- Hardcover: 504 pages
- Publisher: Cambridge University Press; 1 edition (December 15, 2008)
- Language: English
- ISBN-10: 0521899435
- ISBN-13: 978-0521899437
- Product Dimensions: 7 x 1.4 x 10 inches
- Shipping Weight: 2.2 pounds (View shipping rates and policies)
- Average Customer Review: 10 customer reviews
- Amazon Best Sellers Rank: #733,962 in Books (See Top 100 in Books)
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Multiagent Systems: Algorithmic, Game-Theoretic, and Logical Foundations 1st Edition
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"This is by far the best text in the field of multiagent systems, one of the fastest-growing areas in computer science."
Stuart Russell, University of California at Berkeley
"The integration of methodologies that study different aspects of interactive strategic systems is of vital importance in modern society. Through excellent side-by-side presentation of the main approaches in computer science, game theory and economics, this pioneering textbook is a major advance towards the education of a better-equipped generation of computer scientists as well as social scientists."
Ehud Kalai, Northwestern University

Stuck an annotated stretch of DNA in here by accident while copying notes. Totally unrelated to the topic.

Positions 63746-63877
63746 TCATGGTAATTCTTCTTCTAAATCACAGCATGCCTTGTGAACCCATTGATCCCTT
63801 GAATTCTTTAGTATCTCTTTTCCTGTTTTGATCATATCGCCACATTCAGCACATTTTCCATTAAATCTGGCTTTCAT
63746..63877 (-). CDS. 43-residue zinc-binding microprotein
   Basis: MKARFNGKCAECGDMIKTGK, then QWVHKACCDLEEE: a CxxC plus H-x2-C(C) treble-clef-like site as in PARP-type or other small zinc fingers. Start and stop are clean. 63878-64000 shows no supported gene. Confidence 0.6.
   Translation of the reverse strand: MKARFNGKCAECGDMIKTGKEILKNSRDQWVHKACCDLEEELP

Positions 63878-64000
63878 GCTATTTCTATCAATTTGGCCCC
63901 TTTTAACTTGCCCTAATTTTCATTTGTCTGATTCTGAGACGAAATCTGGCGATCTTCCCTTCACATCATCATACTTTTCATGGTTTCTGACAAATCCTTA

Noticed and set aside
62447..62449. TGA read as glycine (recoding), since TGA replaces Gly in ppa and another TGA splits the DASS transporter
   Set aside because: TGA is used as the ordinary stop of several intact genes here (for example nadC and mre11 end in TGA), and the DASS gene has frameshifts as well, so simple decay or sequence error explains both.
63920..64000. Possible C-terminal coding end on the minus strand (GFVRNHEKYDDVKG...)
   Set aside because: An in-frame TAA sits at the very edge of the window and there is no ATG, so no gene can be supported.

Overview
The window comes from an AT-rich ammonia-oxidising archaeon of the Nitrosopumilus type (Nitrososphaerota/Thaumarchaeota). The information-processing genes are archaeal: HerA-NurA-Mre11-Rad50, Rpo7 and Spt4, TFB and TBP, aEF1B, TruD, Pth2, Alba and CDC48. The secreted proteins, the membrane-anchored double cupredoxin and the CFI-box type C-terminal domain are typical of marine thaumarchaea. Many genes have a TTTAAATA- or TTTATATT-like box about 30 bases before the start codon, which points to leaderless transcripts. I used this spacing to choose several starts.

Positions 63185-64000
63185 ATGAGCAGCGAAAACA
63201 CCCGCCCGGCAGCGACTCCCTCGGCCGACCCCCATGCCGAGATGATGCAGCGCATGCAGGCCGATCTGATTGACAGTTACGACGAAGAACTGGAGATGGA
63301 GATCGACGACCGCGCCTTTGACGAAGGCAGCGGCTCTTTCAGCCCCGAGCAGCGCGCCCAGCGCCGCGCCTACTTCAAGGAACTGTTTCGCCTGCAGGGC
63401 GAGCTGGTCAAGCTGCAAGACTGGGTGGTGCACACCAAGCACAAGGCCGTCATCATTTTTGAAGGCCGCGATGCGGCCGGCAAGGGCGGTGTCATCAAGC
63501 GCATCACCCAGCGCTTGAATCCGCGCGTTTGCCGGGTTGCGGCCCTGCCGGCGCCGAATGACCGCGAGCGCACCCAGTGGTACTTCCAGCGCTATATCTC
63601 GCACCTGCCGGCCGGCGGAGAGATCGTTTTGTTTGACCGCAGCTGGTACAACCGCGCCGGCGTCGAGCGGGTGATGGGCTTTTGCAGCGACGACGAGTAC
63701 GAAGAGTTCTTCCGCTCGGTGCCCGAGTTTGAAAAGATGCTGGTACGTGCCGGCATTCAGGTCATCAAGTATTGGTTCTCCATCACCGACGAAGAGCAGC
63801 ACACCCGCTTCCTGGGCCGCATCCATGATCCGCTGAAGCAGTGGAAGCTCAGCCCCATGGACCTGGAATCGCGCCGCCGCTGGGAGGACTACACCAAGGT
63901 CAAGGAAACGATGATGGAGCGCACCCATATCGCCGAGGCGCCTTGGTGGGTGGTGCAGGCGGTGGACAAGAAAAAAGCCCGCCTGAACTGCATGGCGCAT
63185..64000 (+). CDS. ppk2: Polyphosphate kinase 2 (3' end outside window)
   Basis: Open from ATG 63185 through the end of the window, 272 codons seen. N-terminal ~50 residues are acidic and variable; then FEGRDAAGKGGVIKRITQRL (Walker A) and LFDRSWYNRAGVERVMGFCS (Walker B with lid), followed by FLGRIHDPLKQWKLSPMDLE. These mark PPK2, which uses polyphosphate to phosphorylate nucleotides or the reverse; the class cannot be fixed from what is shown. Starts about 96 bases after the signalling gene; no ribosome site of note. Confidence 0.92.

"This is a rich and comprehensive text on multiagent systems, written by two of the leading researchers in the area in an engaging and accessible style. It is unique in covering the diverse foundations of multiagent systems, including logic. Its extensive treatment of the interplay between computer science and game theory will define how the subject should be taught. I recommend the book for graduate students and advanced undergraduates, as well as researchers in both computer science and economics trying to learn the basics of the field."
Joseph Halpern, Cornell University
"With the emergence of the Internet, the focus of much of the research in computer science and in artificial intelligence is shifting from the the study of the single program to the study of the interactions among different computers and programs. Multiagent Systems presents for the first time this cutting-edge research in a textbook form. The book transcends the traditional boundaries of artificial intelligence and touches all aspects of multiagent systems: from artificial intelligence to algorithms to game theory, to logic, and beyond. Written by leaders in this research area, this book is certain to become the textbook of choice for classes on multiagent systems."
Noam Nisan, Hebrew University
"Shoham and Leyton-Brown traverse several disciplines to bring together the most salient and useful technical principles for understanding multiagent systems. This text is the first to provide computer scientists with a comprehensive treatment of the mathematical machinery they need to analyze systems of autonomous agents, integrating their computational and strategic dimensions."
Michael Wellman, University of Michigan
"... a useful reference volume for researchers and a good foundational body of knowledge for those just starting their exploration of the field. It is rich in examples... With its 13 chapters, this volume definitely deserves a handy place on the shelves of those studying MAS... Highly recommended.
G. Trajkovski, Laureate Higher Education Group for Choice Magazine